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Connecticut Garden Journal: The Search for Native Shrubbery

Sep 24, 2015

It’s not enough to simply plant a native and hope for the best.

Everyone is talking about native shrubs these days as we try to wean ourselves away from invasives, such as burning bush and Japanese barberry, which have been used for years as landscape plants. But it’s not enough to simply plant a native and hope for the best. 

The University of Connecticut has done research to determine which native shrubs perform best as substitutes to some of these common landscape plants.

To put them to the test, these grew native shrubs near paved parking lots at UConn to see how they performed. If you ever tried growing shrubs along the road or near pavement, you know this is a good test.

They found some native species performed as well as burning bushes and other common landscape plants. Some need more research. And others simply failed.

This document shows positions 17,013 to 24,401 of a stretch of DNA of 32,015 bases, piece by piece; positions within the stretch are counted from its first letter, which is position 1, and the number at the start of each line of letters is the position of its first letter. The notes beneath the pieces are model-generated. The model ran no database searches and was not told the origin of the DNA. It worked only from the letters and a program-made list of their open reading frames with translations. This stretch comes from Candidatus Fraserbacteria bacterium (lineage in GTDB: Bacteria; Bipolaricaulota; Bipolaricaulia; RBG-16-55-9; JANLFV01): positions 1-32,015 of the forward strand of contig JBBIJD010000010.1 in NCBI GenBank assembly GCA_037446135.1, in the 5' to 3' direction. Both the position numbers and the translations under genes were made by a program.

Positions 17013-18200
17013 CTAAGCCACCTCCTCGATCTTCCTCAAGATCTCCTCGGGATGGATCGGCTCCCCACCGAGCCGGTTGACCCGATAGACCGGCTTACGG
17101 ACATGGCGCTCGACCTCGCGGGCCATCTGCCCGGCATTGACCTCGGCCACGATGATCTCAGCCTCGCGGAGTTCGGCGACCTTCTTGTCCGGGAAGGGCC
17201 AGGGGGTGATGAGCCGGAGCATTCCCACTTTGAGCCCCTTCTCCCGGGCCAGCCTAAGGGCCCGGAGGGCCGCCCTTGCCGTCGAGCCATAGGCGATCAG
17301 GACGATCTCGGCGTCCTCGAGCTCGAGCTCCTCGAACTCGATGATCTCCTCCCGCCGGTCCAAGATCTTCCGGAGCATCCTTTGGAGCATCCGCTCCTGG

Blueberry, for example, is a commonly recommended landscape alternative to burning bush, but didn’t do well in this trial. It’s probably better to grow blueberries in a more benign setting.

Here are some of the some winners:

Buttonbush grew well in this dry spot in spite of normally liking wet soils. It produces cool golf-ball sized flowers and red fruits.

Buttonbush.
Credit Kingsbrae Garden flickr.com/photos/kingsbraegarden / Creative Commons

Creeping sand cherry is a groundcover version of the common sand cherry and can be used to stabilize slopes.

Sweet bells looks and grows like a blueberry. It has bright red fall foliage and is deer resistant.

Sweet bells.
Credit Kenpei / Creative Commons

Sweet gale has lime green foliage, suckers freely, tolerates shade and deer, and has a sweet fragrance when brushed.

So try some of these alternatives when planting landscape plants this fall.

Next week on the Connecticut Garden Journal, I’ll be talking about ornamental grasses. Until then, I’ll be seeing you in the garden.